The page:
6. 4 out of 5

    Teresa

    I know it took me a long time to finish this book, but that has nothing to do with the book itself and everything to do with life-circumstances. I always enjoy Weir's books and this one was no exception. She has a lively, engaging style and always finds something new, fascinating, and convincing to add to the history of the subjects of her books. I know it took me a long time to finish this book, but that has nothing to do with the book itself and everything to do with life-circumstances. I always enjoy Weir's books and this one was no exception. She has a lively, engaging style and always finds something new, fascinating, and convincing to add to the history of the subjects of her books.

  7. 5 out of 5

    Louise

    This is the best of the Alison Weir books I have read, and the others are 5 star books as well. The beginning part develops the characters, the later part is more reportorial. Weir concludes with a summary of Isabella's role as a revolutionary. Isabella clearly defied the narrow female role of her times, but her revolutionary role, in my view, was accidental. It was not the confiscation of land of the nobles, nor the suspension of habeas corpus that motivated her, it was the suspension of her rev This is the best of the Alison Weir books I have read, and the others are 5 star books as well. The beginning part develops the characters, the later part is more reportorial. Weir concludes with a summary of Isabella's role as a revolutionary. Isabella clearly defied the narrow female role of her times, but her revolutionary role, in my view, was accidental. It was not the confiscation of land of the nobles, nor the suspension of habeas corpus that motivated her, it was the suspension of her revenues and it seems to a lesser extent, her forced separation from the crown prince. She was clever in "networking" with the many who had grievances against Edward II, and wise in her pardoning her adversaries and paying her supporters. Weir guides us towards blaming Mortimer for the re-institution of confiscatory policies. I'm not convinced. As a woman in this time, Isabella surely needed male support and advice. Perhaps he steered in the directions she wanted to go. Medieval England is barbarous, in many ways. The descriptions of the hangings anesthetize the reader to the ultimate burial of Isabella. There are incisive descriptions of the relationships with Scotland, France and other continental courts, and the church. These narratives contribute to making the book more than just a good read for the lay reader.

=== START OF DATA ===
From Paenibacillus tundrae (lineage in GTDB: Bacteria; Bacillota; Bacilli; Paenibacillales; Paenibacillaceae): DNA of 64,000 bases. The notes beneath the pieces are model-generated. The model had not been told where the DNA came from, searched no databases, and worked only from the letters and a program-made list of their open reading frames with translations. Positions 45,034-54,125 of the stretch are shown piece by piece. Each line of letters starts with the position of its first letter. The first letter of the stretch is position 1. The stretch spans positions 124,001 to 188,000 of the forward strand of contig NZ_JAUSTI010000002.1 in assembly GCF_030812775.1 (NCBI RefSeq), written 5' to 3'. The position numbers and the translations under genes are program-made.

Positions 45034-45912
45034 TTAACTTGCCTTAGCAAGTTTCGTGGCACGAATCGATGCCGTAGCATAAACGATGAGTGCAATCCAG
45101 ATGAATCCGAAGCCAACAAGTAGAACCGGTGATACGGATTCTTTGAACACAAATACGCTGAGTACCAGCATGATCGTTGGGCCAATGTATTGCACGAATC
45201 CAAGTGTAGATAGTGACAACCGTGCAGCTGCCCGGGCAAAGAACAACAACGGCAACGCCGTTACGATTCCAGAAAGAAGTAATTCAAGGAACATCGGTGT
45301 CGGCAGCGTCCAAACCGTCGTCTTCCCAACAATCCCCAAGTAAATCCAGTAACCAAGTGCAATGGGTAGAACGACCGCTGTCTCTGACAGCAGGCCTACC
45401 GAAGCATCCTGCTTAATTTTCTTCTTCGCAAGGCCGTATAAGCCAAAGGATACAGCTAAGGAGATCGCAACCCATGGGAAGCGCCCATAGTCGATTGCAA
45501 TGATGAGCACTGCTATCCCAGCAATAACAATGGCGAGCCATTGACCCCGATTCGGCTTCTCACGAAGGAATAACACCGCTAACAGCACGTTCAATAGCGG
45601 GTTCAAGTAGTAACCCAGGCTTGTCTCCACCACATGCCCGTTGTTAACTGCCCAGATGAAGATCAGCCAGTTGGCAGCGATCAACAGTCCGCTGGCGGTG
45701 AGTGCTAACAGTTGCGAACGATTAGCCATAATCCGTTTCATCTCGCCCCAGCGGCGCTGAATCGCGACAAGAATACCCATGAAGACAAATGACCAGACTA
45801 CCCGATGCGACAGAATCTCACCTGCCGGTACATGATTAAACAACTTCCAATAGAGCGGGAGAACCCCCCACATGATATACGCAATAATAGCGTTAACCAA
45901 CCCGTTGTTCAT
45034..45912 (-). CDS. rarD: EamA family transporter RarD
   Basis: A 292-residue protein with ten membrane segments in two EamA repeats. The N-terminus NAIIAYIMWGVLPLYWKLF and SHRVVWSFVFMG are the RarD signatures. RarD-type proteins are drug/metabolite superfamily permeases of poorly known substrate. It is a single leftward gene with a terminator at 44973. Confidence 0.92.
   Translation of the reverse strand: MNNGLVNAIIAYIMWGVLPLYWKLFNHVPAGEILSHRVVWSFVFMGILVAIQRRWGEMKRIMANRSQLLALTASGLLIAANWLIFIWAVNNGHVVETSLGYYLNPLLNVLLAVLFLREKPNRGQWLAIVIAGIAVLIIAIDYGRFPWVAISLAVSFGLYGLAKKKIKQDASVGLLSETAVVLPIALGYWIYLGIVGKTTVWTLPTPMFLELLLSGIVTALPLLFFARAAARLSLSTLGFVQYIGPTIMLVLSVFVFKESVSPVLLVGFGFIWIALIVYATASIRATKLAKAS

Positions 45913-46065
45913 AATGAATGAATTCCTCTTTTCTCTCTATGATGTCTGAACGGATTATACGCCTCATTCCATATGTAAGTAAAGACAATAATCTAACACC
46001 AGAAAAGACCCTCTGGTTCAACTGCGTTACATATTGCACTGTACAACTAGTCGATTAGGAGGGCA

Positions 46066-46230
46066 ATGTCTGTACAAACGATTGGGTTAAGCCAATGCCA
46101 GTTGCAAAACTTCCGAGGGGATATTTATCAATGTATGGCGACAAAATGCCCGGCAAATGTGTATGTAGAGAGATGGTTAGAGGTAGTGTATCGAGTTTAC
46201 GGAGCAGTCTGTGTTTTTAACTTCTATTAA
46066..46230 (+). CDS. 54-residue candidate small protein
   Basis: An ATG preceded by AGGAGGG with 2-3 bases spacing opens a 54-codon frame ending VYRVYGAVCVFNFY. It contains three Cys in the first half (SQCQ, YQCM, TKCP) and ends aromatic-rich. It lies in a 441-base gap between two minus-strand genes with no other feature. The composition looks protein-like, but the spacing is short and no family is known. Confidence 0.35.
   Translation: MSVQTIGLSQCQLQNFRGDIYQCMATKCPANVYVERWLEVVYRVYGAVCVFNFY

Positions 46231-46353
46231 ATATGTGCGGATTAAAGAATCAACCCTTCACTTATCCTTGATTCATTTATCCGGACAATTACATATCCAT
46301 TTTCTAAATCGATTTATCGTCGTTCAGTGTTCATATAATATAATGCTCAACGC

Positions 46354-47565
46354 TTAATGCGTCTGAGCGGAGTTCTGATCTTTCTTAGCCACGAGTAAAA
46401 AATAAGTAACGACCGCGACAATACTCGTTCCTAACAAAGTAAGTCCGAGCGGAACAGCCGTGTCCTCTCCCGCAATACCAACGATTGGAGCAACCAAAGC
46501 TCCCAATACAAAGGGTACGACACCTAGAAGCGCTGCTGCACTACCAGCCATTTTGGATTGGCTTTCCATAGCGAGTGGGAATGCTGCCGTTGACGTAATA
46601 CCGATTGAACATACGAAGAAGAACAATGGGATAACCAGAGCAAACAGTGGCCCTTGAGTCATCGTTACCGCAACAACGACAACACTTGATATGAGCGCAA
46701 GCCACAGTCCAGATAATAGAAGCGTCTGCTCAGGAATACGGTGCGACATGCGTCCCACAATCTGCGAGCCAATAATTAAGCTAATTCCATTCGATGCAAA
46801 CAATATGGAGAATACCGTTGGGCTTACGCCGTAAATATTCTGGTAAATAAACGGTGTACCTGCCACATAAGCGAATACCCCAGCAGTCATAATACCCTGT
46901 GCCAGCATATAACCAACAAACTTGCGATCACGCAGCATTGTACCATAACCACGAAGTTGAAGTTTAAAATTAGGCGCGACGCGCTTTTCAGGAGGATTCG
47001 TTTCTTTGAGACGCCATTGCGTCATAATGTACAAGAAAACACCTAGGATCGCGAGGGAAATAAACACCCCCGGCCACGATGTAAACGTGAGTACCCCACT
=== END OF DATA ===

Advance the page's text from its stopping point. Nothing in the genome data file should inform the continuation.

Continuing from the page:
8. 4 out of 5

    Liza Martin

    Okay, so during the 14th century, this 12-year-old French queen from the most royal house in Europe marries King Edward II, a suspected homosexual and weak-willed English monarch, only to be mistreated, ignored and eventually deprived of her status, children, lands, and inheritance. What is a woman to do? Well, this bad-ass dame sneakily returns to France, begins a scandalous affair with her King's mortal enemy, and then invades England and easily deposes her husband and makes her son king. You c Okay, so during the 14th century, this 12-year-old French queen from the most royal house in Europe marries King Edward II, a suspected homosexual and weak-willed English monarch, only to be mistreated, ignored and eventually deprived of her status, children, lands, and inheritance. What is a woman to do? Well, this bad-ass dame sneakily returns to France, begins a scandalous affair with her King's mortal enemy, and then invades England and easily deposes her husband and makes her son king. You can't make this stuff up! This is a great piece of history that it seems has been largely ignored by the masses. Alison Weir delivers a compelling saga of Queen Isabella. Recommended to history buffs and anyone who is impressed with strong, successful and tenancious females.

  9. 5 out of 5

    Lisa